listed under INQUIRIES.  Program staff may also provide additional relevant 
information concerning the policy.


All applications and proposals for NIH funding must be self-contained within 
specified page limitations.  Unless otherwise specified in an NIH 
solicitation, internet addresses (URLs) should not be used to provide 
information necessary to the review because reviewers are under no obligation 
to view the Internet sites.  Reviewers are cautioned that their anonymity may 
be compromised when they directly access an Internet site.


NIH policy requires education on the protection of human subject participants 
for all investigators submitting NIH proposals for research involving human 
subjects.  This policy announcement is found in the NIH Guide for Grants and 
Contracts Announcement dated June 5, 2000, at the following website:


The Office of Management and Budget (OMB) Circular A-110 has been revised to 
provide public access to research data through the Freedom of Information Act 
(FOIA) under some circumstances.  Data that are (1) first produced in a 
project that is supported in whole or in part with Federal funds and (2) cited 
publicly and officially by a Federal agency in support of an action that has 
the force and effect of law (i.e., a regulation) may be accessed through FOIA.  
It is important for applicants to understand the basic scope of this 
amendment.  NIH has provided guidance at

Applicants may wish to place data collected under this RFA in a public 
archive, which can provide protections for the data and manage the 
distribution for an indefinite period of time.  If so, the application should 
include a description of the archiving plan in the study design and include 
information about this in the budget justification section of the application.  
In addition, applicants should think about how to structure informed consent 
statements and other human subjects procedures given the potential for wider 
use of data collected under this award.


Prospective applicants are asked to submit a letter of intent that includes a 
descriptive title of the proposed research, the name, address, and telephone 
number of the Principal Investigator, the identities of other key personnel 
and participating institutions, and the number and title of the RFA in 
response to which the application may be submitted.  Although a letter of 
intent is not required, is not binding, and does not enter into the review of 
a subsequent application, the information that it contains allows NIMH staff 
to estimate the potential review workload and plan the review.

The letter of intent is to be sent to Karen H. Bourdon, MA, at the address 
shown under INQUIRIES, by the letter of intent receipt date listed.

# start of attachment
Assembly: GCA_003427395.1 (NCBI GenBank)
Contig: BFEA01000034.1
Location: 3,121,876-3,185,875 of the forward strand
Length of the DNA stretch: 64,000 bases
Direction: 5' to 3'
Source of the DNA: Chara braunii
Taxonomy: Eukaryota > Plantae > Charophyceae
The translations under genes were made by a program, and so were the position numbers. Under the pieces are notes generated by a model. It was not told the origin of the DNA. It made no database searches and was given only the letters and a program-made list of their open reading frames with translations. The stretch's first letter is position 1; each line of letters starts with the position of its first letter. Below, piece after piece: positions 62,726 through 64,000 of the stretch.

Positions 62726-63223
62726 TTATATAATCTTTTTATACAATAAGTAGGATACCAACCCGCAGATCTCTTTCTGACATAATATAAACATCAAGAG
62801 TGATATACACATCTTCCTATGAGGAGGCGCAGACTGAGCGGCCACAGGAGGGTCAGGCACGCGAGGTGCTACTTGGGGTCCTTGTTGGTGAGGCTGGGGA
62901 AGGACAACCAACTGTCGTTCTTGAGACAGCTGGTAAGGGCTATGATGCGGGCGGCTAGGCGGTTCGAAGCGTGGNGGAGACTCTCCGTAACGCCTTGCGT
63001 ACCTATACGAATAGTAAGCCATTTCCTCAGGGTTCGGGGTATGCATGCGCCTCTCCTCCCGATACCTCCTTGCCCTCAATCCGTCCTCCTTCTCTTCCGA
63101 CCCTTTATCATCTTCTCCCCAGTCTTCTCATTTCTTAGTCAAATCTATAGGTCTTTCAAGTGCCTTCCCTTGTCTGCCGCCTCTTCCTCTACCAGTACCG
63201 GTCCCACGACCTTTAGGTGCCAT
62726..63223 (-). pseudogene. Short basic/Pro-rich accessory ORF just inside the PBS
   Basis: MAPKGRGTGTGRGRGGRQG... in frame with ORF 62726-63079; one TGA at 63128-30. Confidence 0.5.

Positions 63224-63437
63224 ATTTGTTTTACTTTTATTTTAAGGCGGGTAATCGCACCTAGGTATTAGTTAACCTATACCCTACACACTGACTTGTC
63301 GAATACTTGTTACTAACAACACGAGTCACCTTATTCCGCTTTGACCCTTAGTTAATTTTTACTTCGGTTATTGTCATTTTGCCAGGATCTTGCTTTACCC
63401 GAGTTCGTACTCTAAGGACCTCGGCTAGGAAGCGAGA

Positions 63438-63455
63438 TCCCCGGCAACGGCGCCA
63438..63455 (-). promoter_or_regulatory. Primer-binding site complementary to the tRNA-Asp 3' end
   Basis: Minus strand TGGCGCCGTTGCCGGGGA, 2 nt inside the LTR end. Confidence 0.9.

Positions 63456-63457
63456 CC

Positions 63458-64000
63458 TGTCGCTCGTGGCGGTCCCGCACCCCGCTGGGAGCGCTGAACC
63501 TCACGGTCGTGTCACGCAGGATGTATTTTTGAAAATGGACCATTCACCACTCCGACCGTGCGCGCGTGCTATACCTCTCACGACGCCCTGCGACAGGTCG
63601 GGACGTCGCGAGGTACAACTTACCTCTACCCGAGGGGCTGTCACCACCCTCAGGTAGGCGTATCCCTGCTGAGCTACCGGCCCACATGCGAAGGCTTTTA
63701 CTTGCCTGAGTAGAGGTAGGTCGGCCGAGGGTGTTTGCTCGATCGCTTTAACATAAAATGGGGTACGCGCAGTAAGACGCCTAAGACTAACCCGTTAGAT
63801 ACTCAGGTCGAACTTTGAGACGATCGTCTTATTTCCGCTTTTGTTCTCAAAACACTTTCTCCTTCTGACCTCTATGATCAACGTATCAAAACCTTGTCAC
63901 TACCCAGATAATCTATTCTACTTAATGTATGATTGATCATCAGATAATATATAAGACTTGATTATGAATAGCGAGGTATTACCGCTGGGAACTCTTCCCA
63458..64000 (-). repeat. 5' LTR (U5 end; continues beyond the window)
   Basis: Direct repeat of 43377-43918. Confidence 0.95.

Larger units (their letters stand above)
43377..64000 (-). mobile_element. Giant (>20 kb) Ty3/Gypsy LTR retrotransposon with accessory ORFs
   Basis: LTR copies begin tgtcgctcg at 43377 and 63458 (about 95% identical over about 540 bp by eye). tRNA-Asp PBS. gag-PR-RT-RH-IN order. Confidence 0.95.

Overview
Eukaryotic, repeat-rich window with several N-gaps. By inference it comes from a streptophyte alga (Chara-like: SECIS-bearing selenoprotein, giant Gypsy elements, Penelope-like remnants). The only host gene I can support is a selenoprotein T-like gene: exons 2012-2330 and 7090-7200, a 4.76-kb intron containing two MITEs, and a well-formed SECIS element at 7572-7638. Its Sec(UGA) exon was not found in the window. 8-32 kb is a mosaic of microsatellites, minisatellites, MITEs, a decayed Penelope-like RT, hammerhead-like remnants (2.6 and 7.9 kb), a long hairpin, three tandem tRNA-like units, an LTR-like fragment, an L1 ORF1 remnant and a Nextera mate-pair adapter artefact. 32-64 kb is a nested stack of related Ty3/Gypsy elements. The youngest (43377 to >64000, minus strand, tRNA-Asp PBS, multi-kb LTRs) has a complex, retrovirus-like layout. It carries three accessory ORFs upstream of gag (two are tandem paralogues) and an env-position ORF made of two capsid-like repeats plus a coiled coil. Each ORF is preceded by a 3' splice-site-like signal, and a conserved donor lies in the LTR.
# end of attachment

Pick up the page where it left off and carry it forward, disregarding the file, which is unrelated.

The PHS 398 research grant application instructions and forms (rev. 5/2001) at are to be used in 
applying for these grants.  This version of the PHS 398 is available in an 
interactive, searchable PDF format.  Although applicants are strongly 
encouraged to begin using the 5/2001 revision of the PHS 398 as soon as 
possible, the NIH will continue to accept applications prepared using the 
4/1998 revision until January 9, 2002.  Beginning January 10, 2002, however, 
the NIH will return applications that are not submitted on the 5/2001 version.  
For further assistance contact GrantsInfo, Telephone 301/710-0267, Email:

The modular grant concept establishes specific modules in which direct costs 
may be requested as well as a maximum level for requested budgets.  Only 
limited budgetary information is required under this approach.  The just-in-
time concept allows applicants to submit certain information only when there 
is a possibility for an award.  It is anticipated that these changes will 
reduce the administrative burden for the applicants, reviewers, and NIH staff.  
The research grant application form PHS 398 (rev. 5/2001) at is to be used in 
applying for these grants, with modular budget instructions beginning on page 
13 of the application instructions.  Applicants are permitted, however, to use 
the 4/1998 revision of the PHS 398 for scheduled application receipt dates 
until January 9, 2002.  If you are preparing an application using the 4/1998 
version, please refer to the step-by-step instructions for Modular Grants 
available at

The RFA label available in the PHS 398 (rev. 5/2001) application form must be 
affixed to the bottom of the face page of the application.  Type the RFA 
number on the label.  Failure to use this label could result in delayed 
processing of the application such that it may not reach the review committee 
in time for review.  In addition, the RFA title and number must be typed on 
line 2 of the face page of the application form and the YES box must be 
marked. The RFA label is also available at:

Submit a signed, typewritten original of the application, including the 
Checklist, and three signed photocopies, in one package to:

BETHESDA, MD 20892-7710
BETHESDA, MD 20817 (for express/courier service)

At the time of submission, two additional copies of the application must be 
sent to:

Jean G. Noronha, Ph.D.
Division of Extramural Activities
National Institute of Mental Health
6001 Executive Boulevard, Room 6154, MSC 9609
Bethesda, MD 20892-9609

Applications must be received by the application receipt date listed in the 
heading of this RFA.  If an application is received after that date, it will 
be returned to the applicant without review.

The Center for Scientific Review (CSR) will not accept any application in 
response to this RFA that is essentially the same as one currently pending 
initial review, unless the applicant withdraws the pending application.  The 
CSR will not accept any application that is essentially the same as one 
already reviewed.  This does not preclude the submission of substantial